But when we receive the meal of bread and wine at the altar something else happens.  In that moment what is expressed as a promise in the Act of Consecration of Man becomes reality: “Christ in you.”  From that moment He is in us, literally and figuratively.  And if we make space for Him in us, He subsequently goes with us on our path of life, as bread for the way for our eternal being.

When we realize what we receive, Whom we receive, with the meal of bread and wine, that which happened at the miraculous feeding of the five thousand is fulfilled again: “And all ate and were satisfied…”

–Rev. Bastiaan Baan, August 14, 2022

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Contemplation

The bees are living in a world that cannot be compared with ours.  Their way of life, their forms of community, their feeling for space and time, follow laws and patterns we can hardly imagine.  When we see a garden or field full of flowers we are attracted by the colors and scents.  Unsightly flowers—we hardly look at them.

But bees apparently see very different things than we do.  Flowers we don’t think are worth looking at, or of which we never even notice the scent—the bees visit them in hordes.  And the other way around, the wealth of color and scent we most enjoy—the bees never seem to notice them.  What guides them on this enigmatic search? The beekeeper knows that it is the nectar, which we can hardly notice.  What has no value for us humans is a matter of life and death for the bees.

That is how it is also in the interaction between the divine world and human beings.  We humans often judge each other based on outer things.  If it isn’t on visible appearance, it may be the tone of someone’s voice, their gestures and movements.  All of it together then forms itself into a judgment of the other, often only half consciously, or unconsciously.

The divine world looks at us differently.  Christ does not let outer appearance guide Him.  He sees us as we are in all reality.  Also, when in the eyes of the world a person is insignificant or even inferior, for Christ every human being is of value, because we are life of His life.  And the other way around, prestige in the eyes of others—power, status, possessions—has no meaning for Him, for it estranges us from His proximity.

Nothing of what we have or think we have counts for Him.  Only what we are has value for Him.  And only if I offer Him my own being can I unite myself with Him, and He with me.  That is the meaning of the words that sound during the communion in the Act of Consecration of Man: “Take me as You have given Yourself to me.”  It is the most precious gift I can make to Him: myself, nectar for the divine world.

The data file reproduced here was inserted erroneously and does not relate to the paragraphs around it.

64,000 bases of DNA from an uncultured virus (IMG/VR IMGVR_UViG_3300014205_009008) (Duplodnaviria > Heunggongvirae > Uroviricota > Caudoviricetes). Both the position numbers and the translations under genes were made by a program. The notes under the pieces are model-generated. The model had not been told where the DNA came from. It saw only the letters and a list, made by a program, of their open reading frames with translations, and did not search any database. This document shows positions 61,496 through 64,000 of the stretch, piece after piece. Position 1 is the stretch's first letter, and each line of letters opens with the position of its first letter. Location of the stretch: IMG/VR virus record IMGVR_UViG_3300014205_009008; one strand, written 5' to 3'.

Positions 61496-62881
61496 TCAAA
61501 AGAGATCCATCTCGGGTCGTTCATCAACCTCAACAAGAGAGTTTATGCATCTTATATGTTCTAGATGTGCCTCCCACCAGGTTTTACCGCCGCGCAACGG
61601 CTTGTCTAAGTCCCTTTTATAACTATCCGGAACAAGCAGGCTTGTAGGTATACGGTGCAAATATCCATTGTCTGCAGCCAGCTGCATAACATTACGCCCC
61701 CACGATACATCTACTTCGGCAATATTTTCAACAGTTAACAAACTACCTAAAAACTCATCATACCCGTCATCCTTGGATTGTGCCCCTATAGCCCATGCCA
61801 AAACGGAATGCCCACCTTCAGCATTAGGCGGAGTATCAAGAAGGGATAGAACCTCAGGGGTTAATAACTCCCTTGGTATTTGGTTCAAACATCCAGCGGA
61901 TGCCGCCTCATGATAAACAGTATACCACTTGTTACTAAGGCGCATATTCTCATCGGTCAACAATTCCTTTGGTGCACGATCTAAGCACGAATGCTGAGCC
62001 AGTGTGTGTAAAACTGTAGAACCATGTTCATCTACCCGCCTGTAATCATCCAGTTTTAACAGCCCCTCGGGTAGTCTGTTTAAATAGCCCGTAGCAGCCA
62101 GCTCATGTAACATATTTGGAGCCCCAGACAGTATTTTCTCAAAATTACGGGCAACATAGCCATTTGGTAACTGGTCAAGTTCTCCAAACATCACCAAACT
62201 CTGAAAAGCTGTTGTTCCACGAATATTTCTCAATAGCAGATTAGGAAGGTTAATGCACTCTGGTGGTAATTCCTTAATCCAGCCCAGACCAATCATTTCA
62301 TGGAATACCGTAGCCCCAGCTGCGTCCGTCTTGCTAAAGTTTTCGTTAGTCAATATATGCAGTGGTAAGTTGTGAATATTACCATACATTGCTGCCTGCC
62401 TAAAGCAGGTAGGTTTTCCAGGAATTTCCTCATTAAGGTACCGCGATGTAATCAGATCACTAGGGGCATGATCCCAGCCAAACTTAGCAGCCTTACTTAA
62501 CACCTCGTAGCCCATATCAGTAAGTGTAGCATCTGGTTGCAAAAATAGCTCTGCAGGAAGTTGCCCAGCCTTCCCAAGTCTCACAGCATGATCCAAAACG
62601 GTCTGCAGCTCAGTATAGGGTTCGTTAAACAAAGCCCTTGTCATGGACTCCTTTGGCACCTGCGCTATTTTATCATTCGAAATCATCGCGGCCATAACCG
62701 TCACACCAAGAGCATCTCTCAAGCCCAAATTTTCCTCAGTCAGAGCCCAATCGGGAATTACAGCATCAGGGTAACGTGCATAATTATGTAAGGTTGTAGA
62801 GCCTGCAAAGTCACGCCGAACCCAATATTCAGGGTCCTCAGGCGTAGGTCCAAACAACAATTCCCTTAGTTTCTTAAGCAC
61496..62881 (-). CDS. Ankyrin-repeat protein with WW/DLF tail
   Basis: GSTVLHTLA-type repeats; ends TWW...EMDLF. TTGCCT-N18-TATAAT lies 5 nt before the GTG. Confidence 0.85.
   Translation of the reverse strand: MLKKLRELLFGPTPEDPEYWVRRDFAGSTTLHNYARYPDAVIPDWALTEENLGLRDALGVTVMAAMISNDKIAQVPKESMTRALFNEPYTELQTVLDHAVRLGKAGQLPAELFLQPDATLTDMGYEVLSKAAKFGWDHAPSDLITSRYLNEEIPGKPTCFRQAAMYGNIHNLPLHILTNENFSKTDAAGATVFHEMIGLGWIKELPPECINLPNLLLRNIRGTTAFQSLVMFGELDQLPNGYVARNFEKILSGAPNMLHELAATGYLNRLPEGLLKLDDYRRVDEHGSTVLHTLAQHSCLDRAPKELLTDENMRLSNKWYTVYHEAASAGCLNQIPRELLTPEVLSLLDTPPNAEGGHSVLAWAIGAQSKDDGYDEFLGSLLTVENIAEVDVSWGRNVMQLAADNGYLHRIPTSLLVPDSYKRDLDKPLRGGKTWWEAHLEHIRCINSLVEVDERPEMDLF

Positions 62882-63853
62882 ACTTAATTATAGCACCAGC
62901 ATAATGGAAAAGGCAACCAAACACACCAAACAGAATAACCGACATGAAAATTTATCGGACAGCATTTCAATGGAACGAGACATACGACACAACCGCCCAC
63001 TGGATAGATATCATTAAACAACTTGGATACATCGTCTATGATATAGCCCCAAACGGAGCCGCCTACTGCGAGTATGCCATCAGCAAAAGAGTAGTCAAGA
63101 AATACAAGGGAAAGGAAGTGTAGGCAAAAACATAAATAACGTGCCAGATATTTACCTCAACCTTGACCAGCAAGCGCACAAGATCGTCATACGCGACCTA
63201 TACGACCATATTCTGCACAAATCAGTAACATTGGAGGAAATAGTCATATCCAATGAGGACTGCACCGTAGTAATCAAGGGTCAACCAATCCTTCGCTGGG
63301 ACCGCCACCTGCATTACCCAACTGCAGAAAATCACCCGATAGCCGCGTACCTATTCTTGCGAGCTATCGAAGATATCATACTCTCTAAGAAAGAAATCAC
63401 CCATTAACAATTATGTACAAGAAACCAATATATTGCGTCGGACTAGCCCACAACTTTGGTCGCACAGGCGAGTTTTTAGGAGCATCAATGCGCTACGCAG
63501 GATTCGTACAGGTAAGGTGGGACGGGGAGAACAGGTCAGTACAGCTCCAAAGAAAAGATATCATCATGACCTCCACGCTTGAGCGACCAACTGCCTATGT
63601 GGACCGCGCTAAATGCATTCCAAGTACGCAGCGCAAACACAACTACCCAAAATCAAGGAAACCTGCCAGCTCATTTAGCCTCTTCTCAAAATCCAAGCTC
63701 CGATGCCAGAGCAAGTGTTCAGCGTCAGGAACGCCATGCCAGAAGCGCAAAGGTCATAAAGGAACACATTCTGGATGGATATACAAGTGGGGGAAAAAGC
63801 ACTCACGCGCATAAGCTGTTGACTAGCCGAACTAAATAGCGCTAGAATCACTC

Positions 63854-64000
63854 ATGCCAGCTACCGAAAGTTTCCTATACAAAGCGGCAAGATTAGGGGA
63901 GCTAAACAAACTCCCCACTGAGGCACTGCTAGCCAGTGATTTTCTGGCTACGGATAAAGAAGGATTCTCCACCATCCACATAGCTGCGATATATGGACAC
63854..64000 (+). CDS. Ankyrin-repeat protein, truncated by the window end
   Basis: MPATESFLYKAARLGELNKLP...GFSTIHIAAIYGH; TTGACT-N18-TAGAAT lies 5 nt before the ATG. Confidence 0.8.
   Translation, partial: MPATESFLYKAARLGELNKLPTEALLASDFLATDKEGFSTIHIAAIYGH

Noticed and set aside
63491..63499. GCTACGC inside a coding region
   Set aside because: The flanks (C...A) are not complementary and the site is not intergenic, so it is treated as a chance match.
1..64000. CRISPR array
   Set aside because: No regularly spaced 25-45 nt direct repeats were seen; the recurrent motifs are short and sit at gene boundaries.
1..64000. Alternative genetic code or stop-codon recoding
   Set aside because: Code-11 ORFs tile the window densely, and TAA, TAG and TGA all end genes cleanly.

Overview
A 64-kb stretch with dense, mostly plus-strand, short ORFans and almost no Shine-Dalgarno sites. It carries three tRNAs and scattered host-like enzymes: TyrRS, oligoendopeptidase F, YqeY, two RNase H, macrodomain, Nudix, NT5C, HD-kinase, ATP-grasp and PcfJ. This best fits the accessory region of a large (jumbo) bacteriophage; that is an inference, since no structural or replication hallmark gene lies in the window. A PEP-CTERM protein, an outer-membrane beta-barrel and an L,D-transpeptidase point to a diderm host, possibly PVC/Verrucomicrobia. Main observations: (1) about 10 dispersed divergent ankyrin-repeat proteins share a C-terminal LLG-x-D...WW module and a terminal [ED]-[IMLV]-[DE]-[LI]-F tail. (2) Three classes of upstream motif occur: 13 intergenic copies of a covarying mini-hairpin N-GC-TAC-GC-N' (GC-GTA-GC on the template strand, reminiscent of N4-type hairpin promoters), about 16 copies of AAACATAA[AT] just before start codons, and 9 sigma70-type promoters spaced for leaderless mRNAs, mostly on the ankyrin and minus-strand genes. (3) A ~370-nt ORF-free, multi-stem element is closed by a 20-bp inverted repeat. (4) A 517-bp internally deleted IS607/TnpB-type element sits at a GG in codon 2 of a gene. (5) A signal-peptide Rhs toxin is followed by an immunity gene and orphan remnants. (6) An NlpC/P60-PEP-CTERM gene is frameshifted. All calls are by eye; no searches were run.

Rev. Bastiaan Baan
August 6, 2022

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The Peace of Christ

In our world peace is hard to find.  Even if we live in a country with relatively uneventful circumstances, the discord of the world pushes its way into us from all sides.  We only have to open the door or open the newspaper—the chaos of the world comes into us from all sides.  Peace feels like a fata morgana that looms up on the horizon from time to time, and then disappears again without a trace in the desert of every day.  How can you live in such a world and at the same time be at peace with the world?

And yet, the Act of Consecration of Man says of Christ: “I stand at peace with the world.”  For many people of our time this sounds like an unattainable vision that every moment is dashed to pieces again by hard reality.

Christ is at peace with the world.  We would actually have to say it differently, but our language fails us when we try to find the right words.  In the original language of the Act of Consecration it sounds different: Friedvoll stehe Ich zur Welt.  He does not have peace with the world—on the contrary, He places His peace face to face with it.  If He were at peace with the world as it is, He would leave everything as it is without undertaking anything.  That is our traditional, authority-oriented picture of peace, where everything comes to a standstill: Rest in Peace.  But that is not even true for the deceased, for they have to ceaselessly work on their purification.

The peace of Christ is not of this world.  It is wrested free from death and the underworld.  He wants to share this most precious gift of the Resurrection with us, so that we may bear His peace, which passes all understanding, with us in a restless world.

–Rev. Bastiaan Baan, Summer 2022

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The Logic of the Heart

At this time of the year the waterlily, the queen of the water plants, is blooming in many places in our country [Holland]—in ponds, in ditches, even in the drab canals in our big cities.

Waterlilies have a long way to go before out of the mud and water something so beautiful as its snow-white flower is born.  Nymphea alba it is called, the white nymph.  For just like the water beings, just like the nymphs, the flowers strive to come to the surface somewhere and play with water, air, and light.  Rarely is there such a world of difference in the realm of plants between darkness and light, between root and flower.

Looking at the plant you may recognize–what the waterlily does by nature shows us something of the long road that still lies ahead of us.

In every human being inconceivable forces are slumbering that are waiting to be awakened and come to blossom.  In antiquity these were called lotus flowers: invisible flowers that can be awakened to life.  Every human being is all too familiar with the dark bottom in which these forces are rooted—buried under murky thoughts, passions, and desires.  The first step on the path from this murkiness to light is: saying yes to yourself—also to the characteristic that most strongly resists change from temptation to strength.  In every human being lives a hidden longing for light, even when we are trapped in darkness and temptation.

We would not seek the way to the altar if we were not led by the longing for light that guides us upward, step by step.  One day to be reborn from above.  One day to awake and to blossom in a world of light.

–Rev. Bastiaan Baan, Summer 2022